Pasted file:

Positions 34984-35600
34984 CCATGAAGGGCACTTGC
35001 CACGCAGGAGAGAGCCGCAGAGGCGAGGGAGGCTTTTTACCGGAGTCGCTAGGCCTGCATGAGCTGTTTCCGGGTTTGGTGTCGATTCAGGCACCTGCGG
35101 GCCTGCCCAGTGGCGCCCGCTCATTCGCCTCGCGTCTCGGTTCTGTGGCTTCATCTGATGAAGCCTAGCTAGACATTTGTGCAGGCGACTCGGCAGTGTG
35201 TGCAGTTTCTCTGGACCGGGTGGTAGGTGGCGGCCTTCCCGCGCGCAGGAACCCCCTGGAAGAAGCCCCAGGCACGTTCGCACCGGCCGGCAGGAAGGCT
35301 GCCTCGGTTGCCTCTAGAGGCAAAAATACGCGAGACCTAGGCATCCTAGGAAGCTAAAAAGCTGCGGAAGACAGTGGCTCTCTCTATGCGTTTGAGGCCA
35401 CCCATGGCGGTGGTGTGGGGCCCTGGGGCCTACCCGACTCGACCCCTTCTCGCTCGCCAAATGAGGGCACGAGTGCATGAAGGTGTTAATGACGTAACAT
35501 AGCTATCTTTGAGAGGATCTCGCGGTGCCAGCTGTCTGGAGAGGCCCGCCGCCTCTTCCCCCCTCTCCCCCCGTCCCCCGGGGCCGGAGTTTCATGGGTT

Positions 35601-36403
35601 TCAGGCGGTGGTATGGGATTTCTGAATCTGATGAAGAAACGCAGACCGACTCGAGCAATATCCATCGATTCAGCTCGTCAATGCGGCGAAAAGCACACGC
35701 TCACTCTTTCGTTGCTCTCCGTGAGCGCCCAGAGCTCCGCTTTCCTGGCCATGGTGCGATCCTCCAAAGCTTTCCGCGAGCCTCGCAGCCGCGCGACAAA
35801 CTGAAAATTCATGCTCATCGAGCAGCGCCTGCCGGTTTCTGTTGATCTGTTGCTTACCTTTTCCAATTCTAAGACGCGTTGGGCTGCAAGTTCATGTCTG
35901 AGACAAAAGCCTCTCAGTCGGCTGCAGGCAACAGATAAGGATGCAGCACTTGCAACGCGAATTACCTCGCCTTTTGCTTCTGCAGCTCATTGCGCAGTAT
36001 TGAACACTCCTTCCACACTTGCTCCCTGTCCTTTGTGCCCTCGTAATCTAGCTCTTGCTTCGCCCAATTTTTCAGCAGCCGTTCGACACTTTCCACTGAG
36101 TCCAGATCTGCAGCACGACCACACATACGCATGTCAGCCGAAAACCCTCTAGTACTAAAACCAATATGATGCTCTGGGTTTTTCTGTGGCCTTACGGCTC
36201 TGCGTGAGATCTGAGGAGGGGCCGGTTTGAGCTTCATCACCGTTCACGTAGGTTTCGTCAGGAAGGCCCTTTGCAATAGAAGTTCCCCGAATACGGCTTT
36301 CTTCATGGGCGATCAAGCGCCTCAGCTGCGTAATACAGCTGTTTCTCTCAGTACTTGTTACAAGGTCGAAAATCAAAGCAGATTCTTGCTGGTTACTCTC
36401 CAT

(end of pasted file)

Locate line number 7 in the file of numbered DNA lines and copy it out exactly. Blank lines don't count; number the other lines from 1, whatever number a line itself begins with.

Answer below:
35401 CCCATGGCGGTGGTGTGGGGCCCTGGGGCCTACCCGACTCGACCCCTTCTCGCTCGCCAAATGAGGGCACGAGTGCATGAAGGTGTTAATGACGTAACAT